The current health crisis has completely altered the way companies communicate with their employees, and it has raised questions about the shape of internal communication after quarantine. What is the best way for a business to transition to this new communication phase? What are the implications and needs of a system that will continue to rely heavily on remote, digital communication? In this article, Sociabble founder and CEO Jean–Louis Bénard discusses his vision for how effective companies can adapt.
In a recent white paper, we listed some best practices associated with quarantine and working remotely. And as the situation progresses, what can we conclude, and especially anticipate, for the weeks to come?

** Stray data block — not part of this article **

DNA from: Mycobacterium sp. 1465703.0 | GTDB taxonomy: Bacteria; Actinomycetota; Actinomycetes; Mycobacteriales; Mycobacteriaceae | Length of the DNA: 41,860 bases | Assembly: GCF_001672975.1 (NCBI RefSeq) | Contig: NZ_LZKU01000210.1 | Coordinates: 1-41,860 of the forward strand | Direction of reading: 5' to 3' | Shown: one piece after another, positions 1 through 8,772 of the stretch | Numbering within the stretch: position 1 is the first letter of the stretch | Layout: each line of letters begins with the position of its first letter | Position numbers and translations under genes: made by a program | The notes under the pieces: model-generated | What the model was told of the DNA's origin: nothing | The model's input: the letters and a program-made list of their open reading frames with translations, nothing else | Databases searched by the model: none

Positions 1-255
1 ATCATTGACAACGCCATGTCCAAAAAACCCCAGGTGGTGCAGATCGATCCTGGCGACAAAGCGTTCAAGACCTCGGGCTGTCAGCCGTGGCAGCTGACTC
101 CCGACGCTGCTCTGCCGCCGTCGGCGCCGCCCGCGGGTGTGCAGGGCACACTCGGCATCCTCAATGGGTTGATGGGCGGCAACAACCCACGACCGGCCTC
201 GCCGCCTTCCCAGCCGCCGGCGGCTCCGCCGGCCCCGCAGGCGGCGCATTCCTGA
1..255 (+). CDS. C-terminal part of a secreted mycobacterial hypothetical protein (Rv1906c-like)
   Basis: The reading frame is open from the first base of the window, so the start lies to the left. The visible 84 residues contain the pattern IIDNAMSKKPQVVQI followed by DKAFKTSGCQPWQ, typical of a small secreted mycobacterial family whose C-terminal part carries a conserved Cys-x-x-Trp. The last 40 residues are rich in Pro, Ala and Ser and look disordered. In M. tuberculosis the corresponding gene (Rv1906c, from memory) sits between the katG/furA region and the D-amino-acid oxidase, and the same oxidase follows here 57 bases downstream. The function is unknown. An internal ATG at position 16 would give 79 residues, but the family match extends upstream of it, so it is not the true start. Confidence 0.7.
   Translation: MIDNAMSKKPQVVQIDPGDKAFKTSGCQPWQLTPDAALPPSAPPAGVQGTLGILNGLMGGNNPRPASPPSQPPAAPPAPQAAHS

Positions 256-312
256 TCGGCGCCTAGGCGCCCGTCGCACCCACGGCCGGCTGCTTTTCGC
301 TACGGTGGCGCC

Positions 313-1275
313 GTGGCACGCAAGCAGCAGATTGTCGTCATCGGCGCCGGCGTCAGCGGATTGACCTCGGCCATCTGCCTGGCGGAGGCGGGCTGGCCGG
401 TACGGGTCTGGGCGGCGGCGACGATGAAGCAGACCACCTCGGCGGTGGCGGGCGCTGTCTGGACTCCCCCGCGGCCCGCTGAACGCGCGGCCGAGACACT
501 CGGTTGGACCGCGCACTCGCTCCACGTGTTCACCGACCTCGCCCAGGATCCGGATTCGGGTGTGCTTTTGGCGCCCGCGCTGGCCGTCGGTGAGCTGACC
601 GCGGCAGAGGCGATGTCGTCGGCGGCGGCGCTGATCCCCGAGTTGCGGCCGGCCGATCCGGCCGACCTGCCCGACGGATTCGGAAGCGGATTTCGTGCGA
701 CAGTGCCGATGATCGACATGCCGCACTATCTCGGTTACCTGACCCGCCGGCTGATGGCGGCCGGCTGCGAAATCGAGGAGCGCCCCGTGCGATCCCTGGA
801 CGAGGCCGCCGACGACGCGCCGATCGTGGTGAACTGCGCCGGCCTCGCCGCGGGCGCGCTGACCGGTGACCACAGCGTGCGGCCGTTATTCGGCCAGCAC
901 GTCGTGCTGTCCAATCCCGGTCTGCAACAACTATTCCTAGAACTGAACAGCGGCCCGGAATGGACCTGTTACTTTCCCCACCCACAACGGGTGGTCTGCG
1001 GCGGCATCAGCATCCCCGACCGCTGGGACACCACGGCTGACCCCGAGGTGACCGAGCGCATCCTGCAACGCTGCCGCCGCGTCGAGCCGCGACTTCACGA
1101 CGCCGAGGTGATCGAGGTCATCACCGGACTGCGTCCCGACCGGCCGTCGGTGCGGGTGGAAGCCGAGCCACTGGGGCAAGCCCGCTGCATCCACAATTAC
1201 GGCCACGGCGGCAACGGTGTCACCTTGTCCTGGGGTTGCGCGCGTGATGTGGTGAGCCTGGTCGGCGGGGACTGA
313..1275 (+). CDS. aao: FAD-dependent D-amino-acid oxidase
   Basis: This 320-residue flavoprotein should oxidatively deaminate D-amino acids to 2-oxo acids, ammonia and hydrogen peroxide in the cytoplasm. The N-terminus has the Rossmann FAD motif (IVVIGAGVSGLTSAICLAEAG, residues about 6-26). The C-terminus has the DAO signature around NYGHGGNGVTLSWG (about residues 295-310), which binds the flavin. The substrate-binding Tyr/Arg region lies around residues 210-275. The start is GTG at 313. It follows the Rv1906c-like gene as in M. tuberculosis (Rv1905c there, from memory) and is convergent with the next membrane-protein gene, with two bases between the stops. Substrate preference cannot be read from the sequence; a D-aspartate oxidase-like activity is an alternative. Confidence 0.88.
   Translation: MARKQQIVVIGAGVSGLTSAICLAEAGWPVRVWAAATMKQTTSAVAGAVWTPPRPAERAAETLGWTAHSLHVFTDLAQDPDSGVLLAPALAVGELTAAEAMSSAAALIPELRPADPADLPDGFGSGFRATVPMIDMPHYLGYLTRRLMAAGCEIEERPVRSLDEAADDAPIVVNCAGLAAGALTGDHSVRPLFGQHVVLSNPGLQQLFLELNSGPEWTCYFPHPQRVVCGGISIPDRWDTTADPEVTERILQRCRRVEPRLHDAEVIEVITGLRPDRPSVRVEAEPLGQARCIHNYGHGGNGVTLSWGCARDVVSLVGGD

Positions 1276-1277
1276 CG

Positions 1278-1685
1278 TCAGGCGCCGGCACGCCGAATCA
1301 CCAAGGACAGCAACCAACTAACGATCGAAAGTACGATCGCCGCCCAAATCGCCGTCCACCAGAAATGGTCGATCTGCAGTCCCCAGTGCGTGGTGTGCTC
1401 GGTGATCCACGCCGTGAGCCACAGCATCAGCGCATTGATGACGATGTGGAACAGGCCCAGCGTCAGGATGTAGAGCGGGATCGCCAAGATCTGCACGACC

Transitioning out of quarantine will pose more questions than containment.
Even if the lock-down posed many technical and human challenges thanks to its suddenness, it had the advantage of being “simple” in terms of its options: the employees worked remotely, or were put on partial unemployment, except for critical elements that had to organize themselves to maintain face-to-face activity. And yet, even in this “simple” configuration, the ability of companies to address the specific needs of each case has shown its limits. Examples: partially unemployed employees were given instructions for teleworking, simply because the company did not have a segmented approach in its communication; employees who did not have a work email address received the information late, and often outside of official channels.